• Makes it easy for app developers to consume your services
  • Enables you to change the backend service implementation without affecting the public API
  • Enables you to take advantage of the scaling, monitoring, and security features built into the Google Cloud Platform (GCP)

The following image shows app developers making requests to your backend services through API Gateway:

Making web service requests through API Gateway.

Using API Gateway, app developers consume your REST APIs to implement apps. Because all APIs are hosted on API Gateway, app developers see a consistent interface across all backend services.

By deploying your APIs on API Gateway, you can update the backend service, or even move the service from one architecture to another, without having to change the API. As long as the API to your service stays consistent, app developers will not have to modify deployed apps because of underlying changes on your backend.

API Gateway is a distributed API management system that also provides hosting, logging, monitoring, and other features to help you create, share, maintain, and secure your APIs. API Gateway is natively integrated with GCP and handles all the tasks involved in processing concurrent API calls, including traffic management, authorization, and monitoring.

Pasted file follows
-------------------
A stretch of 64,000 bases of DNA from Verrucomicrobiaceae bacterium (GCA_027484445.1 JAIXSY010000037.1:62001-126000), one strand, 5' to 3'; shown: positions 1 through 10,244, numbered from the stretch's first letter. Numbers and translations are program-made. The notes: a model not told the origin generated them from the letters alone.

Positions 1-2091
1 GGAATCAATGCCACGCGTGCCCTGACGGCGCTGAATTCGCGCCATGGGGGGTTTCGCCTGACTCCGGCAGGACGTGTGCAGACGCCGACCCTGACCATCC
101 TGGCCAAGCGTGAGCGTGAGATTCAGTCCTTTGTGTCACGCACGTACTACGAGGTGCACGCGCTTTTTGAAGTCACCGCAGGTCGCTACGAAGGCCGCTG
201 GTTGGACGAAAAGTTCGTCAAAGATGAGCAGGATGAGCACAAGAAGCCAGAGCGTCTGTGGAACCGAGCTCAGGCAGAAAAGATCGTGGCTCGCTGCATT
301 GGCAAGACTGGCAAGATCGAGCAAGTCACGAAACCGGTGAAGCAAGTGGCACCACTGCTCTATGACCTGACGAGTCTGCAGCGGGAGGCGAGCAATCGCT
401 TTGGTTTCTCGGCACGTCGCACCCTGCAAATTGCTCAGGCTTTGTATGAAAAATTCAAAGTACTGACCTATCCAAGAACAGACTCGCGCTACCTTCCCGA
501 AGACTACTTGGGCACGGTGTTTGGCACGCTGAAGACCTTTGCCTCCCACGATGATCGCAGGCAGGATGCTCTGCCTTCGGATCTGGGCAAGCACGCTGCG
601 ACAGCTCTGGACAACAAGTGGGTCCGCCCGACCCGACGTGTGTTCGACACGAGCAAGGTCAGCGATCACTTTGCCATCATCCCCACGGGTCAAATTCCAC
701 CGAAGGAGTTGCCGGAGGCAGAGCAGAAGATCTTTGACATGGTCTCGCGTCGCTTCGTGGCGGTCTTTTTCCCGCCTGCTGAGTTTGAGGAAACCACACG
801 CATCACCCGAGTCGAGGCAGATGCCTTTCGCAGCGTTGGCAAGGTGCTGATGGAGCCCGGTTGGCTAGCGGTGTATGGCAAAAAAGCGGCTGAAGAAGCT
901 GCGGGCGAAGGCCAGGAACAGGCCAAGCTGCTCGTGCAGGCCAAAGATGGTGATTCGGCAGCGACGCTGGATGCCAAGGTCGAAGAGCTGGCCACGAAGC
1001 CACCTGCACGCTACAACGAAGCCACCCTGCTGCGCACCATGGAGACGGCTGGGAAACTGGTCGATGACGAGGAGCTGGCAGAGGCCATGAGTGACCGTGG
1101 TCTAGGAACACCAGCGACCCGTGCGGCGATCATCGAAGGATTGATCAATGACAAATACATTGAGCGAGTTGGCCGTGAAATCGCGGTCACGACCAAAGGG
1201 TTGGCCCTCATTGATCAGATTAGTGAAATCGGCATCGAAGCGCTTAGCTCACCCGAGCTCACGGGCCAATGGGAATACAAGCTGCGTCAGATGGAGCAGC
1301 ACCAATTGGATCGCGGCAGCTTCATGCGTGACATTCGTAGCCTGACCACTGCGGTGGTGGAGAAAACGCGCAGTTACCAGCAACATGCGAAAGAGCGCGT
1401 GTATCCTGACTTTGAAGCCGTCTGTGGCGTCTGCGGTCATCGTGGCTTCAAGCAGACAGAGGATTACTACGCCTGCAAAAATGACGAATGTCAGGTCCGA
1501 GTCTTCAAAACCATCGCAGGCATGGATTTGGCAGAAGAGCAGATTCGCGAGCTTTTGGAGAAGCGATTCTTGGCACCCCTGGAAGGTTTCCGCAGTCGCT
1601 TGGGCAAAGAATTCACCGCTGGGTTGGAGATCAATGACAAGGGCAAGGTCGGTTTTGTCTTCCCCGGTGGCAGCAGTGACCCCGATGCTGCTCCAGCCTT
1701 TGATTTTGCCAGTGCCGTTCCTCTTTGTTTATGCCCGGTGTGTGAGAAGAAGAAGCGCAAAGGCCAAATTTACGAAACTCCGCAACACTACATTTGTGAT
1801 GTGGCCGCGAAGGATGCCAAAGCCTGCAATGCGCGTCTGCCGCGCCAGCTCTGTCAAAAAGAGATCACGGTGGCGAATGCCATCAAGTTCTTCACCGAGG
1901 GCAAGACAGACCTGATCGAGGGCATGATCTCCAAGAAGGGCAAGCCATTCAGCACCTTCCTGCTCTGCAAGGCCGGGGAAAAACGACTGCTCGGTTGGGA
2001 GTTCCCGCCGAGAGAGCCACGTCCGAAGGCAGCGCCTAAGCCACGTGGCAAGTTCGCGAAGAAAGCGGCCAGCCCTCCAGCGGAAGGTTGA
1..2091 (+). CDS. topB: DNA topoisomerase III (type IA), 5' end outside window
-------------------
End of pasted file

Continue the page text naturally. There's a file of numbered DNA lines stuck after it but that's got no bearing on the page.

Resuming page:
What is an API?

An API is an interface that makes it easy for one application to consume capabilities or data from another application. By defining stable, simple, and well-documented entry points, APIs enable developers to easily access and reuse application logic built by other developers.

For example, the following table describes an example of a REST API that could return information about a book:

Property Value Description
URL https://www.mybooksapi.com/books/info Return the title, author, and publishing date of a book based on its International Standard Book Number (ISBN).
HTTP Verb GET Make a GET request to the API.
Query param isbn Pass the ISBN number of the book, meaning the book's ID.
Response data
  "title" : "book_title",
  "author" : "author_name",
  "published" : "publish_date"
JSON object containing book details.
Response code 200 Request successful.

Using this information, you could make the following cURL request to this API to get information about a book:

curl -X GET https://www.mybooksapi.com/books/info?isbn=0385504217